A Word of Wisdom: Now, With Even More Promise!

[ 6 ] Comments

by NotMolly

A Good HarvestOften, we consider the benefits of following the Word of Wisdom (section 89 of the Doctrine & Covenants, hereafter referred to as the WoW in this article) as fairly limited to our own physical, bodily results, as if it were a really great set of diet suggestions from a well-respected nutrition guru. And there definitely are some great blessings that result, so that’s a fine place to start.

Recent conversations with friends who have a wide circle of various passions started me thinking about the long-term results of a large group of people following through on WoW principles, and the more I thought about it, the more excited I got. And since it’s rare that I get excited about something without trying to share it with others, here are some of the bits and pieces that struck me as particularly interesting: the restorative powers of long-term doctrinal application.

Restoring Agency
We can experience immediate restorative blessings to the body and mind as our agency in temporal matters is established or returns. Taking charge of our intake choices may seem small, but as anyone who has ever struggled with emotional eating, compulsive food cravings, or even mild food addictions can share, establishing or reestablishing agency and autonomy is no small thing. It’s huge to feel capable of making emotionally healthy choices.

We’re promised increasing enlightenment as well. With the chaos that so often seems to overwhelm the modern information age, we need increased enlightenment to sort truth from half-truth, and exercise appropriate agency.

Restoring Cyclical Time
One of my favorite phrases in the WoW is “with prudence and thanksgiving.” Combine that with the idea of eating “in the season thereof”, and amazing things happen: we begin to receive a restoration of the cycle of signs and seasons, feasts and festivals that our Heavenly Father has set out from the beginning. We are given cyclical time, the rotation of seasons, of planting and harvest, as an enduring reminder of our Heavenly Father’s constancy, faithfulness, and endless creativity.

Autumn dawn

You’ve probably already noticed a certain amount of cyclical time in your life. The anticipation of regularly up-coming events seems to be built into our natures. As children, we anticipate birthdays, holidays, and regular anniversaries; like the start or end of school terms. We connect experience to time and that connection pulls us forward through the year.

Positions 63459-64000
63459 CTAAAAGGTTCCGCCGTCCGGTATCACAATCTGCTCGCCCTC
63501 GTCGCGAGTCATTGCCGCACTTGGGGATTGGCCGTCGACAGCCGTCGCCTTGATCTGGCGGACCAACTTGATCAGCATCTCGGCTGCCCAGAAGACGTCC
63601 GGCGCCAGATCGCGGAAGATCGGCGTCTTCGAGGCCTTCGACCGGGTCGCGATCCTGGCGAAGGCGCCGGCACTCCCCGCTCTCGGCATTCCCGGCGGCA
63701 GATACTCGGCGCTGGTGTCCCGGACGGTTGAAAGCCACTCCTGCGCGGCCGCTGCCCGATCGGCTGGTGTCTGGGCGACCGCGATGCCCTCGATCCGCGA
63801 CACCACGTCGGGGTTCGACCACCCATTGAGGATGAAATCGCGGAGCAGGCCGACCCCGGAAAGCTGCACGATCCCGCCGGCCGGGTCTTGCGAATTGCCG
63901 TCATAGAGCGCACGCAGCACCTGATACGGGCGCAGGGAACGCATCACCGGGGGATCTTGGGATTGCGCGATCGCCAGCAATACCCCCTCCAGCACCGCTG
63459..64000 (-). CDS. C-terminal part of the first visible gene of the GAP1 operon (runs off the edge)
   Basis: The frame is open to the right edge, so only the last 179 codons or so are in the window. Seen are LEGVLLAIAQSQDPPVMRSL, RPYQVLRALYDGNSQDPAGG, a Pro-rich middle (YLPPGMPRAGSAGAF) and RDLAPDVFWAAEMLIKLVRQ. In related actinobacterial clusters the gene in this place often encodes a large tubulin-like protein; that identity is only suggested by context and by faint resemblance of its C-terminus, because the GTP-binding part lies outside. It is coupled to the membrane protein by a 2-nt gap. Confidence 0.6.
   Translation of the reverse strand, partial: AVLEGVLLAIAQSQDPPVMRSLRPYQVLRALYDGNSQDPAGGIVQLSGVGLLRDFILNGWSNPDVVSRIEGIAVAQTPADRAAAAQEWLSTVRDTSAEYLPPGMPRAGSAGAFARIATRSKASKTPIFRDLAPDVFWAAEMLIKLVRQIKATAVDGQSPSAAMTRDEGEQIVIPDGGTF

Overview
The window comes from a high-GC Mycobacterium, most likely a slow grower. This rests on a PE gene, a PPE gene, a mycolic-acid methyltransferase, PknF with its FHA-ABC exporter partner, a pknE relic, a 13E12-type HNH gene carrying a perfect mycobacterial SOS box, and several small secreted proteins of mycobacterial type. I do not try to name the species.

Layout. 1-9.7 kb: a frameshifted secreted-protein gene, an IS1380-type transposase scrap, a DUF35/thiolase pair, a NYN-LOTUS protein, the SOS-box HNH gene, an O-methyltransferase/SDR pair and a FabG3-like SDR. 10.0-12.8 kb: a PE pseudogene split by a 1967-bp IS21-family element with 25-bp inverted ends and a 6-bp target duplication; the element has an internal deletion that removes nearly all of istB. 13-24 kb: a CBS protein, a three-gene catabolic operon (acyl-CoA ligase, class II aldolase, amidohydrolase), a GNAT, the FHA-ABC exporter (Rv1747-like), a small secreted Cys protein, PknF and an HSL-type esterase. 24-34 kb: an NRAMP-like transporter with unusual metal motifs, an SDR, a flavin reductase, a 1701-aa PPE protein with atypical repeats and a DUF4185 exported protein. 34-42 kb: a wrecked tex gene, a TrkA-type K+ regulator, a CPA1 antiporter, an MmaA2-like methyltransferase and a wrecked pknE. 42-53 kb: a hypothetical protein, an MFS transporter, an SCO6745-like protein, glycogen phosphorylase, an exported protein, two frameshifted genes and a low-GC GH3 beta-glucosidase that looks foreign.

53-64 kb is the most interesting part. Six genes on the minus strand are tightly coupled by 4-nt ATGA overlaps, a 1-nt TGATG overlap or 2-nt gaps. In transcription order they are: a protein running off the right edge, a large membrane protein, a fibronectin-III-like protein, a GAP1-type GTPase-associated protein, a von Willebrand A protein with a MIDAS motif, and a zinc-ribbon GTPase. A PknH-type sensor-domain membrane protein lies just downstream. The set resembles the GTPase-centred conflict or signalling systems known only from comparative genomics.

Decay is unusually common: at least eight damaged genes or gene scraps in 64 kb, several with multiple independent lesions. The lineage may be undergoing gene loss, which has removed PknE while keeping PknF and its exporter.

In ancient times, Heavenly Father set out seasonal festivals linked to holy celebrations; connecting temporal experience to sacred observance is not new. It allows us to restore our cycles of gratitude, our links to past shared experience, and our hope for the future. Knowing that so much of time is cyclical, not linear, we can rest in the comfort of our Heavenly Father’s promises of constancy and repeated providence. We begin to understand the importance of undertaking the work required in this season, carrying hope for the blessing of an upcoming season.

Restoring Faith in His Timing
Experiencing these seasons, and tasting the fruits of a harvest gathered according to His timing, is a restorative reminder that His ways and plans can be trusted; that He will bring about perfect blessings in the right time.

After the rainThe differences between a perfect, ripe tomato, plucked from the vine at the height of its growth, and eaten out of hand, dripping with sun-warmed juices, and pale pink nugget of dry tomato-like substance strip-mined in Texas in the middle of January, are shocking. The latter comes from man’s desire to fulfill all wants immediately, without regard to the eons of divine engineering involved in producing a tomato. The former represents the culmination of the universe: one perfect moment of blessing, never to be repeated in so perfect a way.

He knows best how to bless His children. Experiencing some of the simplest joys that He designed for us to experience is one way to begin to understand how much joy He has in store… in His perfect time.

Restoring Stewardship
When humanity, through Adam and Eve, were given stewardship over the earth, we were pulled into the cooperative effort of experiencing creation, growth, death, and restoration. We are to care for the earth and all its capacity; we hold it in trust for our Father.

It doesn’t take much searching to find ugly statistics on the abuse of resources so often indulged today. Pollution, pesticide run-off, inhumane labor practices, inhumane animal abuses… there is much ugliness in the perverted state of stewardship that surrounds us.

Recent prosecution of factory-farm workers on animal cruelty charges seems to encompass this degraded stewardship: in order to meet an increasing demand for flesh, good men and women are pushed beyond humane stewardship, to cruel and disconnected acts that require them to shut off much of their own emotion just to deal with their actions. Why should pork producers need anti-depressants and treatment for post-traumatic stress? Here’s a hint: they shouldn’t. But with larger populations exercising restored agency and making different dietary choices, stewardship can be repaired and restored.

Following the WoW observation to eat meat sparingly, in times of famine or cold, has the power to restore healthy stewardship. When demand for meat is low to moderate, it can be met on smaller properties, with humane animal husbandry practices (case in point: Joel Salatin’s Polyface Farm systems!)

Curious PigsRestoring humane animal husbandry restores joy. Bringing an animal to harvest, knowing they have lived a peaceful, healthy, and even happy span of days does not result in PTSD. Why would we not choose a path that allows us to elevate producers from the basest, most soul-damaging practices currently required to maintain factory farm meat production? “Sparingly” may refer not only to absolute quantity.